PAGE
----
A baby boy born with markedly outsized calves on his legs mayexcite pride in his papa, who envisions having sired a future track staror wrestler.
In fact, the true object of this parent's admiration is not a pair of well-developed gastrocnemius (calf) muscles, but the actual replacementof that musculature by fat deposits and connective tissue.
This deception is a harbinger of impending Duchenne's musculardystrophy (DMD). The overt disease usually makes its appearancearound the child's third year of life, when he starts to stumble, has ahard time climbing stairs, tires easily and waddles when he walks _which he may do on tip-toes.
These early disabilities of DMD move up gradually from lower legmuscles to thighs to diaphragm to heart and respiratory muscles. Byage 12, a DMD boy is usually confined to a wheelchair. By 20 or so,death intervenes, from heart or lung failure.
DMD's fatal, progressive muscle wastage arises from an inheritedlack of dystrophin, a protein crucially involved in stabilizing amuscle cell's membrane during muscular contraction.
At 2.7 million base pairs in length, the dystrophin gene on the humanX chromosome is the largest disease-related gene known in man. Thisvast dimension exposes its DNA as a huge target of opportunity forany number of sporadic mutation hits.
Because females possess two X chromosomes, girls almost neverincur DMD; like a spare tire, their second X takes over from itsdefective counterpart. But by this token, mothers are carriers of thesex-linked, recessive disease, which they may pass on to a son.
The disease strikes one in 3,500 live male births. Some 1,100 newcases a year occur in the U.S, one-third of them from new mutations.
A faithful animal model of dystrophin-lacking myopathy is the mdxmouse. After years of experimenting on this DMD-mimicking rodent,neuroscientists and molecular geneticists have in the 1990s attemptedtherapeutic trials in Duchenne patients.
Molecular geneticist Kay Davies at Oxford University, a pioneer inthe field, told BioWorld Today: "A lot of investigators triedtransplanting myoblasts _ functioning muscle cells containingdystrophin _ into the muscles of DMD boys, with minimalefficiency. One problem," she added, "is being able to deliver thecells to all muscles in the patient's body, which for DMD is an almostimpossible challenge."
An alternative strategy being widely tried is gene therapy. "JimWilson's group [at the University of Pennsylvania] in particular,"Davies said, "has been introducing dystrophin genes into adenoviralvectors, and demonstrated some efficiency. Here, the major hurdle is:How can you avoid an immune response? "
In the current issue of Nature, dated Nov. 28, Davies reportscircumventing both of these roadblocks to DMD therapy, but so faronly in the animal model. Her paper bears the title: "Amelioration ofthe dystrophic phenotype of mdx mice using a truncated utrophintransgene."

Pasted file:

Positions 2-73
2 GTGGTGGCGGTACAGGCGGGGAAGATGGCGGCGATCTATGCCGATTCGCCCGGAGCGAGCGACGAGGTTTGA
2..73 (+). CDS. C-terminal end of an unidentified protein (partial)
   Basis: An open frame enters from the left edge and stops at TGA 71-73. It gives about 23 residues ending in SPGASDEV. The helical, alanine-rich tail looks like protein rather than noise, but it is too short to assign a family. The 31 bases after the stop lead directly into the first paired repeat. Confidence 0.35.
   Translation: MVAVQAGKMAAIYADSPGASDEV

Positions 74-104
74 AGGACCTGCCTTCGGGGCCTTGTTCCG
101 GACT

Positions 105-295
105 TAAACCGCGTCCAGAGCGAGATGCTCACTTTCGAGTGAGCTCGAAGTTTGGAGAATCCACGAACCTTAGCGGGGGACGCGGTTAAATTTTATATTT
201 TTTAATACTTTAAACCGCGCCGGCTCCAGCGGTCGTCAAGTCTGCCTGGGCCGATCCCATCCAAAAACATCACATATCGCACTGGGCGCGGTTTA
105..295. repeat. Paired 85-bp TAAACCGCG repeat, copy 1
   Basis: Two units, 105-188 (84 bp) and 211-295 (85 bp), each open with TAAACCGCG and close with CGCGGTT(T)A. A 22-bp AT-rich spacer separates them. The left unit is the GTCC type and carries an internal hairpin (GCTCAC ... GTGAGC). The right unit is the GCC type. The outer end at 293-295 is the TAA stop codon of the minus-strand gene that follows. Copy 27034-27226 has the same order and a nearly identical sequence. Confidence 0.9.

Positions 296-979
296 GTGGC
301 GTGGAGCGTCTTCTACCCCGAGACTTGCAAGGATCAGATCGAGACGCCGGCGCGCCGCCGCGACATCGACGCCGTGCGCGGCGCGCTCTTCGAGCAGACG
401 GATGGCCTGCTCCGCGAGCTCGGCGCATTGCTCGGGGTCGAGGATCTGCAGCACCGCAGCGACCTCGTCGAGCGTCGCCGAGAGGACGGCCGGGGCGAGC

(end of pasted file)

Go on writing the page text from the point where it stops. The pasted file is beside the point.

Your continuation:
In 1989, Davies and her co-authors discovered a one-million-base-pair gene on human chromosome 6, and named it "utrophin."
"In normal muscle," she said, "utrophin acts to stabilize the structuresthat allow transmission of signals from nerves to muscles."
But what led to her novel therapeutic strategy was the fact that "earlyin human fetal life, utrophin and dystrophin both are found at themuscle membrane, and work hand in hand. That gave us a clue thatmaybe it would be possible to replace the one with the other."
A Serendipitous DMD Patient _ With A Difference
"In 1990," Davies recounted, "we discovered a man who was verymildly affected by muscular dystrophy. In fact, he didn't show anysymptoms until his 40s. He's still alive today, in his 70s."
That man's dystrophin gene turned out to have a large portionmissing in the middle. Davies' group designed an equivalenttruncated minigene for utrophin by removing 40 percent of its DNAsequence.
"We got both business ends of the molecule," she said; "one thatinteracts with the internal part of the muscle cell, and one thatinteracts with the proteins at the membranes."
Hooking the gene up to a customized promoter, the team injected thispackage into early mdx mouse embryos, "so that utrophin wasexpressed at high levels in muscles.
In the transgenic progeny, "the muscle and its condition," she added,"look as if the utrophin compensates extremely well for the missingdystrophin _ in fact, spectacularly well."
She noted that "because utrophin is expressed ubiquitously in thebody, the immune system is accustomed to it, whereas a the majorityof DMD patients have never seen dystrophin.
"Having proved the hypothesis," Davies said, "we now need toscreen for compounds in the conventional pharmaceutical sense, toupregulate utrophin gene expression in patients. So we'recollaborating with Oncogene Science Inc. [of Uniondale, N.Y.] toscreen hundreds and thousands of small-molecule compounds, usingrobotics, in order to find one that might be able to do the trick."
Oncogene Takes On Small-Molecule Drug Screening
Britain's Medical Research Council has worldwide patents pendingon Davies' minigene and promoter. Oncogene is discussing with theCouncil licensing one or more of these inventions.
The company's vice president of drug discovery, Arthur Bruskin, toldBioWorld Today: "Using the information that comes from KayDavies' lab . . . and our automated transcriptional-based drugdiscovery technology, we will look at a promoter-reporter constructin a muscle cell line for compounds that increase the expression ofthe reporter gene, luciferase, attached to the utrophin promoter."
"Our objective," Bruskin said, "is to identify an orally activecomponent that upregulates utrophin in muscle cells."
But he emphasized that "this is a very early-stage program; wehaven't really started screening yet." n
-- David N. Leff Science Editor
(c) 1997 American Health Consultants. All rights reserved.